- Tax policy should foster greater savings and bank liquidity including tax-advantaged savings accounts and CDs.
- Tax reform should encompass both corporate and individual tax laws to recognize the different taxpaying structures so as not to distort or disadvantage one form over another.
GSE SECONDARY MARKET REFORM
- Reforms of the housing finance system must not disrupt its recovery.
- Community banks need the continued existence of a strong, impartial secondary market for residential mortgages that is financially strong and reliable.
- The housing Government Sponsored Enterprises (GSEs), or any successor entities, must not directly compete with the private sector at the retail level.
- All lenders should have equitable access to the secondary market regardless of size or volume.
- The Federal Housing Finance Agency, the housing GSE’s, the Department of Housing and Urban Development and the Federal Housing Administration, should not develop or implement any rule or practice that by design would limit participation by community banks.
- Loan pricing by the housing GSEs to community banks should be on equal terms with the largest mortgage originators.
- The secondary market entities must have a limited mission focused solely on supporting residential and multifamily housing in all communities in the U.S.
- The function of Fannie Mae and Freddie Mac should not be incorporated into the Federal Home Loan Bank (FHLB) system.
- Mortgage servicing requirements from the GSEs as well as the mortgage servicing fees paid by the GSEs should reflect the community bank business model and cost structure. Any changes to mortgage servicing standards or compensation should not encourage additional consolidation of the mortgage servicing business with the largest aggregators.
- Object to the housing GSEs’ aggressive demands on community banks for the repurchase of transferred residential mortgages for minor, technical violations of underwriting agreements that had no bearing on loan quality at the time of underwriting.
MORTGAGE LENDING REFORM
- Strongly urges the CFPB to provide community banks a safe harbor for “qualified mortgages” from the “ability to repay” requirements mandated by the Dodd-Frank Act. Furthermore, balloon mortgage loans originated and held in portfolio by financial institutions should be considered “qualified mortgages” for purposes of this safe harbor.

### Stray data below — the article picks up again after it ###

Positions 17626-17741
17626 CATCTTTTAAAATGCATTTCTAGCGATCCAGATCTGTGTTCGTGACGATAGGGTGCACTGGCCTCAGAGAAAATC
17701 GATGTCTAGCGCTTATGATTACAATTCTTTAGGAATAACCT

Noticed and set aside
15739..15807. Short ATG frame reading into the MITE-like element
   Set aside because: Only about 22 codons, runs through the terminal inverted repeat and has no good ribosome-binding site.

- Strongly urges the regulatory agencies not to define “qualified residential mortgage” under the credit risk retention rules of Dodd-Frank so stringently that community banks would no longer have the ability to structure loan terms that fit a qualified borrower’s unique financial situation. Too narrow a definition will severely limit credit availability to many creditworthy borrowers who do not have significant down payments or have seasonal incomes, or other unique situations which fall outside of secondary market guidelines. Community banks need to retain the flexibility to serve these borrowers.
- Support the integration of Truth in Lending Act (TILA) disclosures with the mortgage disclosures required by the Real Estate Settlement Procedures Act (RESPA), as long as any future rulemaking to integrate these disclosures simplifies the mortgage lending process and does not provide additional regulatory burden.
- As regulators implement the Dodd-Frank Act mortgage reforms, mortgage loans held in portfolio, must be exempt from product restrictions such as limits on balloon loans, requirements to establish escrow accounts for taxes and insurance, other loan terms, or prepayment penalties.
- Any proposals to deal with predatory lending practices should be aimed at loans that have less than prudent underwriting standards and that are sold on the secondary market.
- Efforts to stop abusive lending practices should not prohibit responsible loan products created to meet the diverse needs of consumers, such as lower income borrowers, borrowers in rural communities, or first-time homebuyers—these are products that help community banks meet credit needs and support economic development in many communities.
REINING IN THE FARM CREDIT SYSTEM (FCS)
- MIB through ICBA urges Congress to restrict the FCS to its historical mission of serving the agricultural marketplace.
- Adamantly oppose the FCS’s expansionist agenda which would allow FCS lenders to become the equivalent of commercial banks while retaining their GSE status with its inherent tax and funding advantages.
- The Farm Credit Act should further define and narrowly target FCS lending activities to refocus on serving bona-fide farmers and ranchers and young, beginning, and small farmers and their farmer-owned cooperatives.